The BSL's internal Innovation Hub was established in June 2003, providing seed funding and support for staff to implement creative ideas that contribute to the BSL vision of an Australia free of poverty.  Staff members were invited to access the support of the Innovation Hub for projects that would contribute to the BSL vision of an Australia free of poverty by:
•     improving the efficiency and/or reach of existing BSL service delivery
 •    creating jobs for disadvantaged people
 •    developing sustainable social enterprises.

The BSL Innovation Manager provided one-on-one coaching, and facilitated access to skills training and mentors, as well as networking between the social, corporate and government sectors to promote innovation and social enterprise development.


Half-way through the financial year 2003-2004 the Innovation Hub had been presented with 27 projects at Stage 1 (up to $1,000 available to carry out work such as feasibility research, community consultation and project planning), 13 projects at Stage 2 (up to $4,000 available to conduct further research or consultation, develop a business plan or marketing strategy, carry out pilot projects or purchase equipment) and two projects at Stage 3 (up to $10,000 able to be accessed at the beginning of project implementation, this funding was to cover initial set up costs including staffing, marketing & promotion costs and equipment purchases).
Innovation Hub projects included:

  • Employment of an editor at BSL Craigieburn for the publication of a Craigieburn community newspaper known as "The Bridgewater News"
  • The employment of a Socialisation Coordinator in BSL's Community Care, Frankston
  • $10,000 grant to The Torch to enable them to explore new performance models to work with Local Government, schools and the corporate sector.  [12]


A "reshaping" of the BSL's management structure was put in place at the beginning of July  [13]


Nic Frances, Executive Director since 1999, moved out of that role to take up a project related to the establishment of a "Centre ...  to focus on how the real costs of unemployment can be offset against services adn needs valued by Australians for a healthier society - including public education, health care, restoring the environment and the desire to live in a fairer and more inclusive society". Duckett_to_Stakeholders_re_Frances_&_Centre_2003-8-4.pdf  Advertisement_ExecDir_2003-9-27.pdf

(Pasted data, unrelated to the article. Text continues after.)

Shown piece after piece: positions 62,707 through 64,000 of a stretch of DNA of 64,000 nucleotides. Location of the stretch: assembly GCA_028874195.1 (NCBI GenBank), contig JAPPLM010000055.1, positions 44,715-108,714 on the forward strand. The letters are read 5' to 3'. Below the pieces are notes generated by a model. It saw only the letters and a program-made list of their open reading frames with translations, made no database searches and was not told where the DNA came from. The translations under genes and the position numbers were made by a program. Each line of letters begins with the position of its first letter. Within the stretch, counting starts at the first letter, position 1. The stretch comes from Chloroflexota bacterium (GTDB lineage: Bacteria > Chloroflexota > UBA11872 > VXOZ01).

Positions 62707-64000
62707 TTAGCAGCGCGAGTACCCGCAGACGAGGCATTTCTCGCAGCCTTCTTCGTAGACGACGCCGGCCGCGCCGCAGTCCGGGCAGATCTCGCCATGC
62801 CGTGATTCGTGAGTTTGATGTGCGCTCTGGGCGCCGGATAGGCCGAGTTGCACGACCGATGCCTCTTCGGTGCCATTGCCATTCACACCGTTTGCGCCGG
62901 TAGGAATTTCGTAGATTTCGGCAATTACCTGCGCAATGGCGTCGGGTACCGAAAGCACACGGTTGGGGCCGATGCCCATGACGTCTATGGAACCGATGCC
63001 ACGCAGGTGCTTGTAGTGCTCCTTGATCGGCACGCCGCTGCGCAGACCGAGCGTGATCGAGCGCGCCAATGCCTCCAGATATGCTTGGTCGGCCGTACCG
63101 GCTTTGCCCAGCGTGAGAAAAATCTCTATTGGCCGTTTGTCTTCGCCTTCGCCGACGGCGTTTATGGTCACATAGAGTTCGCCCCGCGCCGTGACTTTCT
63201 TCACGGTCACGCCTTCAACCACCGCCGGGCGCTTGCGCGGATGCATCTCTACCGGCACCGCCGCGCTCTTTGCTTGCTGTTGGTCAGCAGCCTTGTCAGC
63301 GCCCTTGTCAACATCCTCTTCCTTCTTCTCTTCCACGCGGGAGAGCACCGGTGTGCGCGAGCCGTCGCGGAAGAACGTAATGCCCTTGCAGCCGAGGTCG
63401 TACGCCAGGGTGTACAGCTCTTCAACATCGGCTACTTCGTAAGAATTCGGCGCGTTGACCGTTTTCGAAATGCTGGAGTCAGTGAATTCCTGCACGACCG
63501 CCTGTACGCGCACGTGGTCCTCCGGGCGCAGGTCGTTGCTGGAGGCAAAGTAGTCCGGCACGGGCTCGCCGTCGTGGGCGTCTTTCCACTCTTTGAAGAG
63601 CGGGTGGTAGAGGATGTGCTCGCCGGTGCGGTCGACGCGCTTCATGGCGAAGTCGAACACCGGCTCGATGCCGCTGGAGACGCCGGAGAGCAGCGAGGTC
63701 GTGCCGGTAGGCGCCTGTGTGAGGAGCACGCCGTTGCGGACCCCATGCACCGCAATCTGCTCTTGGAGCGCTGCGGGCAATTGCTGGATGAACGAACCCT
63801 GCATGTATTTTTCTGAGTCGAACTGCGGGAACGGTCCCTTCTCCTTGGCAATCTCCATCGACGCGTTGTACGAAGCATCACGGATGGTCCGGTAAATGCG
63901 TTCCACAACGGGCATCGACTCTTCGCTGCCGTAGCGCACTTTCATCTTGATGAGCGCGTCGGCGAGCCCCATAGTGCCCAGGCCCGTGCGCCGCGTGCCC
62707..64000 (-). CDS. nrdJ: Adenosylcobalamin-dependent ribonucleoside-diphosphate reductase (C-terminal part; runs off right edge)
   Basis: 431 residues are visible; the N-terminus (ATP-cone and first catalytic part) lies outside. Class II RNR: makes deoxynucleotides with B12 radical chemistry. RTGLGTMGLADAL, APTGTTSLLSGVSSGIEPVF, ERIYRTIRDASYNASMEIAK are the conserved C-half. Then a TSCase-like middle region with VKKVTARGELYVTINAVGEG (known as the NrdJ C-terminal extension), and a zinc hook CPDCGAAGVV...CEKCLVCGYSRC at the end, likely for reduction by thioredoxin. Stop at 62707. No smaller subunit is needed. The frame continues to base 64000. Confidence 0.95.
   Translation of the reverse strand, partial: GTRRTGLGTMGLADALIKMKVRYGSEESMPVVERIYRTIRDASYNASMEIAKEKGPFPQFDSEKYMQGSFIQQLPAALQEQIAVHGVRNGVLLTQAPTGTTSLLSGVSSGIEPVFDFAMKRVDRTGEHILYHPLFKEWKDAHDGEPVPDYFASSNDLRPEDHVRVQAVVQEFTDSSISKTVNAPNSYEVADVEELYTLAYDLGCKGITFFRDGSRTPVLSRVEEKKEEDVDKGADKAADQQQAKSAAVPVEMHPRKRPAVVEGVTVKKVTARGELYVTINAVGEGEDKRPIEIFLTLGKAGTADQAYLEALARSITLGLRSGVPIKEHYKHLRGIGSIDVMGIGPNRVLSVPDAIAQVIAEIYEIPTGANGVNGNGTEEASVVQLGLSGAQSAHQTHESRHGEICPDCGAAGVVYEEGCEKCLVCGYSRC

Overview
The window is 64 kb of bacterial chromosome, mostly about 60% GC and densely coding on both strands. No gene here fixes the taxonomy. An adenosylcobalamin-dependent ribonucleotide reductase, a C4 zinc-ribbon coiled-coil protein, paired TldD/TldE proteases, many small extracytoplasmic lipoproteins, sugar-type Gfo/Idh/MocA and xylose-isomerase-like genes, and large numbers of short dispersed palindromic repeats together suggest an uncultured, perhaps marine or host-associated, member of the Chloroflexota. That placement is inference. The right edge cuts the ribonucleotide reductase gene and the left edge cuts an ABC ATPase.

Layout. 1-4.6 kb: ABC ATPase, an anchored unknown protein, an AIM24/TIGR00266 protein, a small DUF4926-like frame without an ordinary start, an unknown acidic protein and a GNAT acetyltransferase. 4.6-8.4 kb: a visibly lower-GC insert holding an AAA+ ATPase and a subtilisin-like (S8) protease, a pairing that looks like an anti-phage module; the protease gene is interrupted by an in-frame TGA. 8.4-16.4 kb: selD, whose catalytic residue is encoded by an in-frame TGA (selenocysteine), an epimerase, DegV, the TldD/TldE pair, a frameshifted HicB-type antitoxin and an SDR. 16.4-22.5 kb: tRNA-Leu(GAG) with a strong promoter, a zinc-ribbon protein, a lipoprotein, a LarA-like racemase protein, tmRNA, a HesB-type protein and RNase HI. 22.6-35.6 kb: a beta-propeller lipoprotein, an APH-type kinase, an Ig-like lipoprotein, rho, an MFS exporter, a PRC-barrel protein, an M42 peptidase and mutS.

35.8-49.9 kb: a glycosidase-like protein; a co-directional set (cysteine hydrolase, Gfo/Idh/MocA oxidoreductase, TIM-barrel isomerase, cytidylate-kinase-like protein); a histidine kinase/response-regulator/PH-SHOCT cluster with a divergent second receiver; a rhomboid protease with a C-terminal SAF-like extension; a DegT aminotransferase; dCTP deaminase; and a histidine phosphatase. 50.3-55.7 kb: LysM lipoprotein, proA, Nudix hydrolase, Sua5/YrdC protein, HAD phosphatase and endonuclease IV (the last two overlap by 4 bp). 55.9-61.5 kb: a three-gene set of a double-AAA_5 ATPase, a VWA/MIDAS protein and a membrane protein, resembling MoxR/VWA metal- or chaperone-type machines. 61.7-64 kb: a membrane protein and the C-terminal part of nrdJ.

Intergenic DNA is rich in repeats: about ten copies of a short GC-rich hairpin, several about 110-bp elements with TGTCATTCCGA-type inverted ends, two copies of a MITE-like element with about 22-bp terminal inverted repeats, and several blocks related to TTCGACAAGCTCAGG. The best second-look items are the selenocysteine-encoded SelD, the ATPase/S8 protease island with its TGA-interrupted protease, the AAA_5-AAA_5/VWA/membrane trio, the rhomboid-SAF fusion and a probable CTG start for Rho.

John Wilson took up the role of Acting Executive Director.


The position of General Manager – Employment Services ceased in December   [14]


Presentations & Publications

THE BSL took part in a Partnerships, Community and Local Governance Symposium in conjunction with the Centre for Public Policy at the University of Melbourne, with a presentation by Sandra Hills, (then) General Manager - Aged & Community Care (19 September) [15]BSL_experience_re_Partnerships_2003-9.pdf


The 22nd Sambell Oration: Discovering soul work: my personal journey was delivered in October by Rosalind Copisarow, CEo and co-founder of Street UK Micro Finance.   [16]  Sambell_Oration_2003_Copisarow.pdf


Publications included:


Refugees and Settlement

Melbourne Youth Music created special places for young refugees to learn musical instruments at its yearly January summer school at the Victorian College of the Arts.  Supporter Loretta Little and the BSL's Ecumenical Migration Centre brought together Somali, Kurdish, Iranian, Ethiopian, Sudanese, Albanian, West African and Eritrean children aged from 8-13 to fill those places.  "It unearthed probably six to eight kids with natural musical ability" (Bruce Worland, the Melbourne Youth Music Director). [17]  Refugee_children_&_Melbourne_Youth_Music_in_BBL_Summer_2003.pdf

Number of visitors to this page: 


  1. Media release from Dr Brendan Nelson, Australian Government Minister for Education, Science & Training, announcing the project funding in March 2002: "Brotherhood of St Laurence (Frankston) - The project will develop a model to empower and inform parents about the education system and potential career pathways in order for them to direct and discuss career and transition opportunities with their children. A Parents Support Group will be established to assist and work with the Career and Transition adviser in initiatives such as 'Parents Training Other Parents', conducting seminars and workshops for parents, parent information nights, etc... The pilot will work in partnership with existing providers to enhance career and transition information, advice, guidance and planning. It will achieve this through service provision to parents and professional development to teachers. It incorporates a collaborative approach, which enhances current initiatives such as Managed Individual Pathways program and Local Learning and Employment Network." (See also the Anglicare Australia State of the Family Report 2004 - Missing out: Youth in Australia today, pp.25-26 at http://www.anglicare.asn.au/documents/SOTF2004.FFinal.pdf )